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RATIONALE: The urea cycle is the process in which nitrogen is removed from the blood and converted into urea, a waste product found in urine . Urea cycle disorders are inherited disorders caused by the lack of an enzyme that removes ammonia from the bloodstream. Gene therapy is treatment given to change a gene so that it functions normally. Studying the treatment and metabolism of patients with urea cycle disorders may be helpful in developing new treatments for these disorders.
PURPOSE: Two-part clinical trial to study the treatment and metabolism of patients who have urea cycle disorders.
PROTOCOL OUTLINE: This protocol involves 2 clinical studies. Part A is a metabolic study of glutamine conversion to urea at different levels of protein intake, while on and off medications. Part B is a dose escalation study of a first-generation adenoviral vector with an E1 deletion and an E3 deletion substitution (d1309) expressing ornithine transcarbamylase (OTC).
In Part A, diet is controlled for protein and calories. Intravenous glutamine and urea are administered. Controls are given intravenous arginine, phenylacetate, and benzoate.
In Part B, groups of 3 patients are given a single low, intermediate, or high dose of intravenous OTC vector. Allopurinol is administered every 12 hours for 12 days. As of 12/10/1999, Part B of the study is closed.
Primary Purpose: Treatment
Amino Acid Metabolism, Inborn Errors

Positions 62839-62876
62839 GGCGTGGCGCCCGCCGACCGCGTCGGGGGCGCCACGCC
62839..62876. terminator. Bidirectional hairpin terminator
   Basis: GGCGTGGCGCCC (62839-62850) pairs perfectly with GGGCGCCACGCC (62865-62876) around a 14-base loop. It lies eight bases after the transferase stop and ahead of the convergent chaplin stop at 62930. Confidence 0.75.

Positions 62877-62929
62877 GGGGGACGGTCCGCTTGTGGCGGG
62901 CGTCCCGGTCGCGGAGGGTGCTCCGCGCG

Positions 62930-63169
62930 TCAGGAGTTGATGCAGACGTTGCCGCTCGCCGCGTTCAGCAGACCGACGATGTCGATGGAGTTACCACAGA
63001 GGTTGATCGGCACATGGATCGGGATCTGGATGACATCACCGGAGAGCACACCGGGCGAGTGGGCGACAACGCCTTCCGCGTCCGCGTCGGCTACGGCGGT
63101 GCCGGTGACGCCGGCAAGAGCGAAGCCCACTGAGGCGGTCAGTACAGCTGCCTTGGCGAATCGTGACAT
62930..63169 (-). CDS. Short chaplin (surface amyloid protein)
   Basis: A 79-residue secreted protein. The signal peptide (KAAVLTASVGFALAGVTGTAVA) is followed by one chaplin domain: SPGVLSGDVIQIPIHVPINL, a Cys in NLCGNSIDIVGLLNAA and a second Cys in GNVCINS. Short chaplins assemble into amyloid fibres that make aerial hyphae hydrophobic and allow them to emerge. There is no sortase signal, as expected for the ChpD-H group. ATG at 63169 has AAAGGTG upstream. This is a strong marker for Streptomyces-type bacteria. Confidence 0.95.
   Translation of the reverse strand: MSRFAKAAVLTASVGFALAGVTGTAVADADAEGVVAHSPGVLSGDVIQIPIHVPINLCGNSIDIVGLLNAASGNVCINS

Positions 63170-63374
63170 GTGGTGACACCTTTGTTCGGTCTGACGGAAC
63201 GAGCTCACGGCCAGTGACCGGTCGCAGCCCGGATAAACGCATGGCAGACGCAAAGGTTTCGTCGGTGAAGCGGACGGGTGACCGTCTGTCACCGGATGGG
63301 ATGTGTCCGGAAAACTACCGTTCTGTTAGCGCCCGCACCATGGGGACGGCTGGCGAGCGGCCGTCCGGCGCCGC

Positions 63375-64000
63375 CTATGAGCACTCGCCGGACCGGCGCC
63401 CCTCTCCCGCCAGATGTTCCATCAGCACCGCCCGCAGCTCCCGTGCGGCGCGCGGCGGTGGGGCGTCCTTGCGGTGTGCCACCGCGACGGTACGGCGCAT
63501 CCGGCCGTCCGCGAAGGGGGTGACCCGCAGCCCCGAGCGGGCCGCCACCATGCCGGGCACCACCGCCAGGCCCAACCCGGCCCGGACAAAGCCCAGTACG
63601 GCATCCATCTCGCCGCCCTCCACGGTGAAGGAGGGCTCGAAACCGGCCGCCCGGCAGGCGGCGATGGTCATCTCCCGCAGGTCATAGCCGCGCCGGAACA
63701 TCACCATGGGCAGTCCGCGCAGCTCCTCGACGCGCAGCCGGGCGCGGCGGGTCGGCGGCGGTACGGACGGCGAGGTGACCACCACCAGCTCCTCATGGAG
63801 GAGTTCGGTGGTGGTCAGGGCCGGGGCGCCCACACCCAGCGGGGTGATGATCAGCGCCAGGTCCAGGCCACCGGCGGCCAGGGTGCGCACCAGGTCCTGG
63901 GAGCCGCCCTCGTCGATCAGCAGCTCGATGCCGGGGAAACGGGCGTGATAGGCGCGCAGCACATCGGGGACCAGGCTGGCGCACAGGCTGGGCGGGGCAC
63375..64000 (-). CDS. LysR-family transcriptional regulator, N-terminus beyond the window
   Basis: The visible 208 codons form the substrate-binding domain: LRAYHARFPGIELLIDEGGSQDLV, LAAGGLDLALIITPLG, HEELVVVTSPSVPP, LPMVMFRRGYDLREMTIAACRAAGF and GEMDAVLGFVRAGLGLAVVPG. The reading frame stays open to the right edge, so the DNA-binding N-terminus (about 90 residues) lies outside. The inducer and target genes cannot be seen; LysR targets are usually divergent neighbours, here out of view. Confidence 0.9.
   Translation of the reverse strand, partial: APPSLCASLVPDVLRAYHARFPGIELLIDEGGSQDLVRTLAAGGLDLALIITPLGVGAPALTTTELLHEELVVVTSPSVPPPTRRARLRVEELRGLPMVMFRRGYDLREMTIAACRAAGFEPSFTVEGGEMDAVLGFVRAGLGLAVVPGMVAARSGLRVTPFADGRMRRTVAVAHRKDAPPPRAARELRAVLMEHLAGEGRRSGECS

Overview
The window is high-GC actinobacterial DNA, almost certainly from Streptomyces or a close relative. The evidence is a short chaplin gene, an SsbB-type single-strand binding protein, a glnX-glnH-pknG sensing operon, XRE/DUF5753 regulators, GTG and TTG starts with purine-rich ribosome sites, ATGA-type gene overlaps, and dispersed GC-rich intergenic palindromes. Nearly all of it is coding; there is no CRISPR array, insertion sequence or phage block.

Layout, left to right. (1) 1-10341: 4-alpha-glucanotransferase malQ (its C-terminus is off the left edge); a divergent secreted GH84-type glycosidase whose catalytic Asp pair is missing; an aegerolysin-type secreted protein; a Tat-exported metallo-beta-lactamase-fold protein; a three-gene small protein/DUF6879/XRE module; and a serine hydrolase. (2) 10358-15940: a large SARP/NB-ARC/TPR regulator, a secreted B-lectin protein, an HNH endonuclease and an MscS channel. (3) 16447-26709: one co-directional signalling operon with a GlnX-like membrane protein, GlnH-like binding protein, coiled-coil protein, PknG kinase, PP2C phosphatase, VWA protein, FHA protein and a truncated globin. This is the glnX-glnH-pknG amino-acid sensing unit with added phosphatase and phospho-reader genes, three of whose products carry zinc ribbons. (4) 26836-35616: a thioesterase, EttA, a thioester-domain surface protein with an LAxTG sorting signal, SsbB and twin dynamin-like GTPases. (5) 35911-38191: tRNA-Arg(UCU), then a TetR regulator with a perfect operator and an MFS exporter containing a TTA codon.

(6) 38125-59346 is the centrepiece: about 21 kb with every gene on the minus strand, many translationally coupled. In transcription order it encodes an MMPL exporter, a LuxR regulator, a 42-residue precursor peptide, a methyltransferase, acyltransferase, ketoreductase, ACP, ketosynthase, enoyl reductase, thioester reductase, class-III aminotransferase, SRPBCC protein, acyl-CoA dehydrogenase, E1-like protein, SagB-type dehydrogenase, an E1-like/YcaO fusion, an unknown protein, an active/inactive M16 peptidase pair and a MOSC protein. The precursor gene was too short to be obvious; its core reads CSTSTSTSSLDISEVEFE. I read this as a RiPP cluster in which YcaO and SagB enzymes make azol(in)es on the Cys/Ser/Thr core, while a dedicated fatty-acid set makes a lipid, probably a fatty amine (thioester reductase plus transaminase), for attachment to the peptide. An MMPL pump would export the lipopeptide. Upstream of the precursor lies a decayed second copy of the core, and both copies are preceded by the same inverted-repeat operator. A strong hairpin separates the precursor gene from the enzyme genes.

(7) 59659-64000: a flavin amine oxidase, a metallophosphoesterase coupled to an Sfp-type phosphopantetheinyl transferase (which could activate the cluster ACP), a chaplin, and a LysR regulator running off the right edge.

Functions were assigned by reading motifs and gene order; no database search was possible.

Protein and calorie controlled diet, Ornithine transcarbamylase vector
Baylor College of Medicine
National Center for Research Resources (NCRR)
Published on BioPortfolio: 2014-08-27T03:58:19-0400
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A pyridoxal phosphate enzyme that catalyzes the formation of glutamate gamma-semialdehyde and an L-amino acid from L-ornithine and a 2-keto-acid. EC 22.214.171.124.
A high-affinity, low capacity system y+ amino acid transporter with strong similarity to CATIONIC AMINO ACID TRANSPORTER 1. The two isoforms of the protein, CAT-2A and CAT-2B, exist due to alternative mRNA splicing. The transporter has specificity for the transport of ARGININE; LYSINE; and ORNITHINE.
An inherited disorder due to defective reabsorption of CYSTINE and other BASIC AMINO ACIDS by the PROXIMAL RENAL TUBULES. This form of aminoaciduria is characterized by the abnormally high urinary levels of cystine; LYSINE; ARGININE; and ORNITHINE. Mutations involve the amino acid transport protein gene SLC3A1.
A diet that contains limited amounts of protein. It is prescribed in some cases to slow the progression of renal failure. (From Segen, Dictionary of Modern Medicine, 1992)
A nutritional condition produced by a deficiency of proteins in the diet, characterized by adaptive enzyme changes in the liver, increase in amino acid synthetases, and diminution of urea formation, thus conserving nitrogen and reducing its loss in the urine. Growth, immune response, repair, and production of enzymes and hormones are all impaired in severe protein deficiency. Protein deficiency may also arise in the face of adequate protein intake if the protein is of poor quality (i.e., the content of one or more amino acids is inadequate and thus becomes the limiting factor in protein utilization). (From Merck Manual, 16th ed; Harrison's Principles of Internal Medicine, 12th ed, p406)
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